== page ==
DPP to drag Speaker to court over Section 65

Former ruling Democratic Progressive Party (DPP) says it is taking the Speaker’s ruling on section 65 to court to challenge it.

Speaker of the National Assembly Henry Chimunthu Banda has thrown out DPP petitions on Section 65 as the party is pushing to have almost 40 members of parliament thrown out of the House for joining the PP.

Anger and drama characterised the Speaker’s ruling leading to Mzimba Hora MP Reverend Christopher Ngwira being thrown out of the chamber after labeling the ruling ‘empty’ while the entire DPP representation also walked out in anger.

In his ruling Chimunthu Banda explained that after going through the petitions which also had citations of previous court rulings and the Speaker’s past pronouncements, he felt that the petitions have no enough evidence.

Dausi: Speaker unfair

“I therefore give the petitioner the opportunity to provide to me the required evidence as soon as it is possible to him and I will communicate to the House,” he said.

After the ruling the Speaker out ruled members who wanted to speak on point of orders by saying that opening the issue to debate would be unprocedural.

Amidst the noise from both sides of the House it was when Reverend Ngwira was overheard shouting: “Mr. Speaker Sir, your ruling is empty.”

He instantly attracted the wrath of Chimunthu Banda, who applied Standing Order 103 to send him out.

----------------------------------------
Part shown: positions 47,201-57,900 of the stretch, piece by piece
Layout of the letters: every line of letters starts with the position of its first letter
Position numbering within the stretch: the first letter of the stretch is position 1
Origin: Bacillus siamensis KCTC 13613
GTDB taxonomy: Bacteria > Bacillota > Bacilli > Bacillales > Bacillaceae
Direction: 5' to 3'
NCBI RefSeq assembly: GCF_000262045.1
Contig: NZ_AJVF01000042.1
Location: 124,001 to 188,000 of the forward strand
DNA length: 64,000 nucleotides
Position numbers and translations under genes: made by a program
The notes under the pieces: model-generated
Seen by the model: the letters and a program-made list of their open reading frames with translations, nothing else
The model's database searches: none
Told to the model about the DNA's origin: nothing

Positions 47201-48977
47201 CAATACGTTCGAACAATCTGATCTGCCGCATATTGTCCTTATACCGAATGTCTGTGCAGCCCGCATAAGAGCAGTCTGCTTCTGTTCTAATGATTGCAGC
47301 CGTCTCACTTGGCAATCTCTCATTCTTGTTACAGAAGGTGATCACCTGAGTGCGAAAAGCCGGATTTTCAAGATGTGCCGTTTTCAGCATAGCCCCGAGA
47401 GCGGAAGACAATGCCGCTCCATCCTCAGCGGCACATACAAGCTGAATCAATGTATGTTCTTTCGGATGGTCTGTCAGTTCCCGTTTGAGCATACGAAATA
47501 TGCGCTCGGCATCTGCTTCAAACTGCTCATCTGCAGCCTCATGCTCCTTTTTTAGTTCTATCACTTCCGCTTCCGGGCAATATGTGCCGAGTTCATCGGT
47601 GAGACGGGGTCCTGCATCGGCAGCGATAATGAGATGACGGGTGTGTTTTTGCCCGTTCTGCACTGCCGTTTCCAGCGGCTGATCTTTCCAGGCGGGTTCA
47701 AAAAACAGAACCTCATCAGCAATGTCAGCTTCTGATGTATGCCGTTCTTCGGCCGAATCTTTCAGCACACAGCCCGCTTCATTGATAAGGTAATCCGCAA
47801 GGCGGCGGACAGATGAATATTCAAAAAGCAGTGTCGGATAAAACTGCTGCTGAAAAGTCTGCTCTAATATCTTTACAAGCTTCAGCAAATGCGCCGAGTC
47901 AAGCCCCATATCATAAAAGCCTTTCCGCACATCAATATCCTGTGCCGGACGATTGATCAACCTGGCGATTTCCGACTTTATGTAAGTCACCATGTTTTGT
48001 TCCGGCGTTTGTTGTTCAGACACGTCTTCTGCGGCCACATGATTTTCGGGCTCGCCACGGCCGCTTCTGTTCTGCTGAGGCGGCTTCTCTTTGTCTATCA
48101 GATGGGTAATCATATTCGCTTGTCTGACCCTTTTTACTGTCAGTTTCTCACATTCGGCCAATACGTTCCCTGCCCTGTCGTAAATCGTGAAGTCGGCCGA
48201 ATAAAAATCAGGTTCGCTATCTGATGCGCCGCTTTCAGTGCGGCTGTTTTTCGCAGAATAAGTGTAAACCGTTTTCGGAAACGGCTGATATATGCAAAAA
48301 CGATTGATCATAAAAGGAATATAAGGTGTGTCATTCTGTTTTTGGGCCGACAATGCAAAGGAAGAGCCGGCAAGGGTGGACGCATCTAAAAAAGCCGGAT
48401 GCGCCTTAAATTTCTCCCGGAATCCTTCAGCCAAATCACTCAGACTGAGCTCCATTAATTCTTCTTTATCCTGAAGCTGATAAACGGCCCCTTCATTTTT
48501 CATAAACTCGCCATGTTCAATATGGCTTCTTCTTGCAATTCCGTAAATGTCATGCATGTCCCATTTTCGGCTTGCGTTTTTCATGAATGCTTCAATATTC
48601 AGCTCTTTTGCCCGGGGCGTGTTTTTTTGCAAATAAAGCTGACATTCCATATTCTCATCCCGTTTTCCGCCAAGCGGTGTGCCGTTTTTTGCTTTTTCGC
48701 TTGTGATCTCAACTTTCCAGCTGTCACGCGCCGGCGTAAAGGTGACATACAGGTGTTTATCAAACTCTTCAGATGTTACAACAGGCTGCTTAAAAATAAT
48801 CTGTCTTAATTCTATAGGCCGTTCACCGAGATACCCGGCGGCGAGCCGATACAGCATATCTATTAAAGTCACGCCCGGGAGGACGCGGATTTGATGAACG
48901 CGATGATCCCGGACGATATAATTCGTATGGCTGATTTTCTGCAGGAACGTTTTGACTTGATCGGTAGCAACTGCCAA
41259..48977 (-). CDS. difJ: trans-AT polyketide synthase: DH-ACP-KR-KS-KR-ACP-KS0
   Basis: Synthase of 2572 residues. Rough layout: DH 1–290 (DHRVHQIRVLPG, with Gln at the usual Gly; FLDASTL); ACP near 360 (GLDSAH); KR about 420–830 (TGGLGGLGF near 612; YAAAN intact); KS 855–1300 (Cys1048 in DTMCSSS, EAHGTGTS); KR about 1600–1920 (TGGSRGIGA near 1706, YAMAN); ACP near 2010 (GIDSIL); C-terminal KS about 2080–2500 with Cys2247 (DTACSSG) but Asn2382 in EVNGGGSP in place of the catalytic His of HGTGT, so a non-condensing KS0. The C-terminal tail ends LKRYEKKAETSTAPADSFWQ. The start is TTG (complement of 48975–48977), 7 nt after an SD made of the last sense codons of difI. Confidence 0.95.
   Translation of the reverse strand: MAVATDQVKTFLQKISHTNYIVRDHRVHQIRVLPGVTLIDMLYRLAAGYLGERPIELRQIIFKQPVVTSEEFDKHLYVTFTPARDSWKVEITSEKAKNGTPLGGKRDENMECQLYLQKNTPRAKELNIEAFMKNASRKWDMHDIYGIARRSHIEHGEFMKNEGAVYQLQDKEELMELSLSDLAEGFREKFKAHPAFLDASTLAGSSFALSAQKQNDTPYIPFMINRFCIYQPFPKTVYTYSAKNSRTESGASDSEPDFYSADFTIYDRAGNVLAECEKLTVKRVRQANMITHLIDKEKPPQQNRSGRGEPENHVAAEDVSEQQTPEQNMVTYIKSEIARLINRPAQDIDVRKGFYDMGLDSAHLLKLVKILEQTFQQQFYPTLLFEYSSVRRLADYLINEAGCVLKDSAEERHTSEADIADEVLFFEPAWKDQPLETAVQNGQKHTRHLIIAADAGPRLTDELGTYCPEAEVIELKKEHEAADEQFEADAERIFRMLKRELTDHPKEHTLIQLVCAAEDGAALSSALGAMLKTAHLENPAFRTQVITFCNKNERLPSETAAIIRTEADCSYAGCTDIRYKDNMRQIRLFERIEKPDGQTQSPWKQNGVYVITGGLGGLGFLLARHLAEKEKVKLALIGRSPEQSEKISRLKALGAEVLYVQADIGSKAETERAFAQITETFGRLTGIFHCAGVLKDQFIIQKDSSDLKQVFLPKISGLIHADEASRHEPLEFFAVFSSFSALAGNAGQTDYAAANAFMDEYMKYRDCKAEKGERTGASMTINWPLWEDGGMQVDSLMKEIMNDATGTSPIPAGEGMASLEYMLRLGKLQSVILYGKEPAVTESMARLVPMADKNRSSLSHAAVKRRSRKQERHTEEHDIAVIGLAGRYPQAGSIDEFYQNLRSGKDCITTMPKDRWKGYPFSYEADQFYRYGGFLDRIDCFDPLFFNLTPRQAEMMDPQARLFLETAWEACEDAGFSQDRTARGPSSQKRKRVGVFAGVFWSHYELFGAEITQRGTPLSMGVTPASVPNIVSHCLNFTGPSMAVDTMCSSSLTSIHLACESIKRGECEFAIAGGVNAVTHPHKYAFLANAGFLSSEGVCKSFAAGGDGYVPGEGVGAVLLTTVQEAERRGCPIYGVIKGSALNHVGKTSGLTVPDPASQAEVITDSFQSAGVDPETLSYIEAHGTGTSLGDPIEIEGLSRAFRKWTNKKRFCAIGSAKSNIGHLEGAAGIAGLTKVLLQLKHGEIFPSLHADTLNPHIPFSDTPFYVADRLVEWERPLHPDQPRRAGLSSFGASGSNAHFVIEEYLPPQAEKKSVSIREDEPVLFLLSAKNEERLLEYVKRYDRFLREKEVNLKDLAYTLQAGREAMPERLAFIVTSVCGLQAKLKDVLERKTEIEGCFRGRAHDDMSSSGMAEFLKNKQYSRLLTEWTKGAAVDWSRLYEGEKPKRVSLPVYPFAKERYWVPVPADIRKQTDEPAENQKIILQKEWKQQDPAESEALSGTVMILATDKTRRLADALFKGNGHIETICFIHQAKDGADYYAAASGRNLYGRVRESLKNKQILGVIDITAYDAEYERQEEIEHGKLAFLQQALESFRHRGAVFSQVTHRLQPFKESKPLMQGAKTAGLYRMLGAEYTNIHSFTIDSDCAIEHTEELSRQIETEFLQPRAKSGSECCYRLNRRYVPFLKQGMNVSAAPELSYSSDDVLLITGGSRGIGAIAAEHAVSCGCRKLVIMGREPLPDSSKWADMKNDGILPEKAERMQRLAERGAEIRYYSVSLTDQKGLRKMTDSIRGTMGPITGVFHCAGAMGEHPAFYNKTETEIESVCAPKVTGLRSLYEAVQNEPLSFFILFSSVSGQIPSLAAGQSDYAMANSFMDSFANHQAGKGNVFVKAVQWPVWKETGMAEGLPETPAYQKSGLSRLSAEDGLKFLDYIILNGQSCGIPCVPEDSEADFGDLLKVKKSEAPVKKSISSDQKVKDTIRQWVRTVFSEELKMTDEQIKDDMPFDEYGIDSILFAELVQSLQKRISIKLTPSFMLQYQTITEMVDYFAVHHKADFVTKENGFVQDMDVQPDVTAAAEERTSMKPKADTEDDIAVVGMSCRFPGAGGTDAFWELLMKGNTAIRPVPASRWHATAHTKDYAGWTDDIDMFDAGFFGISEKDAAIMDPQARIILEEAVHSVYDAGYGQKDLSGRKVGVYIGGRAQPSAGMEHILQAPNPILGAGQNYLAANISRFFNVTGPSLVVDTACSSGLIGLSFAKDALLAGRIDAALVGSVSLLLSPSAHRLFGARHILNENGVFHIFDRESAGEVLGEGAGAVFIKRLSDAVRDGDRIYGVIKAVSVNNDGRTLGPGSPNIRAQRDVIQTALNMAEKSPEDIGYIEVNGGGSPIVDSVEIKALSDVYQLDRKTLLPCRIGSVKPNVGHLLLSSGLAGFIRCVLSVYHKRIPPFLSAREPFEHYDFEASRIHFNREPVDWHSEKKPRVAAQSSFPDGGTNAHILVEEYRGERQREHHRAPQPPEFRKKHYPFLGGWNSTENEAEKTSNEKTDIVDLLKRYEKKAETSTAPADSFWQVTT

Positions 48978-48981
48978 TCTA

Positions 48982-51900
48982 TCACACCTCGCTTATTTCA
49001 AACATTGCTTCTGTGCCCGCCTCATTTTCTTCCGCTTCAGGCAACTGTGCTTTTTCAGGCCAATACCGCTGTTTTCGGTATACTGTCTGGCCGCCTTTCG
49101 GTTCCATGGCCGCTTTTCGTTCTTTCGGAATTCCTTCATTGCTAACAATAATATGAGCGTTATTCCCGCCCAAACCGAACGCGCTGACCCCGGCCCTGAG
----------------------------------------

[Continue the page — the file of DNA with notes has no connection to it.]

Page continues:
Meanwhile, DPP spokesman Nicholas Dausi said it was “very unfair and unfortunate” for the Speaker to rule that way when he himself on May 24, 2012 announced in the house that 45 legislators had dumped DPP and have joined PP.

“We find it very unfair and unfortunate that the speaker said he wants evidence now when he himself announced in the house on May 24 that those members had dumped DPP and joined PP. Now that the Speaker has failed to make a decision and has referred the matter back to us, we are going to court right now to challenge it,” he said.

Dausi also said it was unfortunate for the Speaker to demand evidence now when he should have done it in the seven days that the Speaker had given the parliamentarians in question to defend themselves.

“If the Speaker had some reservations or a burden with the matter, he should have done that in the seven days that he gave the members to defend themselves. We have discussed and our forward is we are going to court right now,” said Dausi.

Dausi said the Speaker was trying to turn himself into a Judge by asking the DPP to bring evidence on the matter as if it were in a court of law.

Asked as to why the DPP legislators wanted the section to be applied on members who have started working with the ruling PP, when a similar incident happened to them sometime back, Dausi said DPP was referring to a ruling by retired Justice Richard Banda sometime back which said a parliamentarian will have crossed the floor by leaving another party and joins another party even if the party wasn’t there during elections.

The DPP parliamentarians who had left the house just soon after Speakers remarks on the matter only came back after tea break after holding a caucus where they resolved to challenge the ruling in court and demand the court to force the Speaker make a ruling on the Section.

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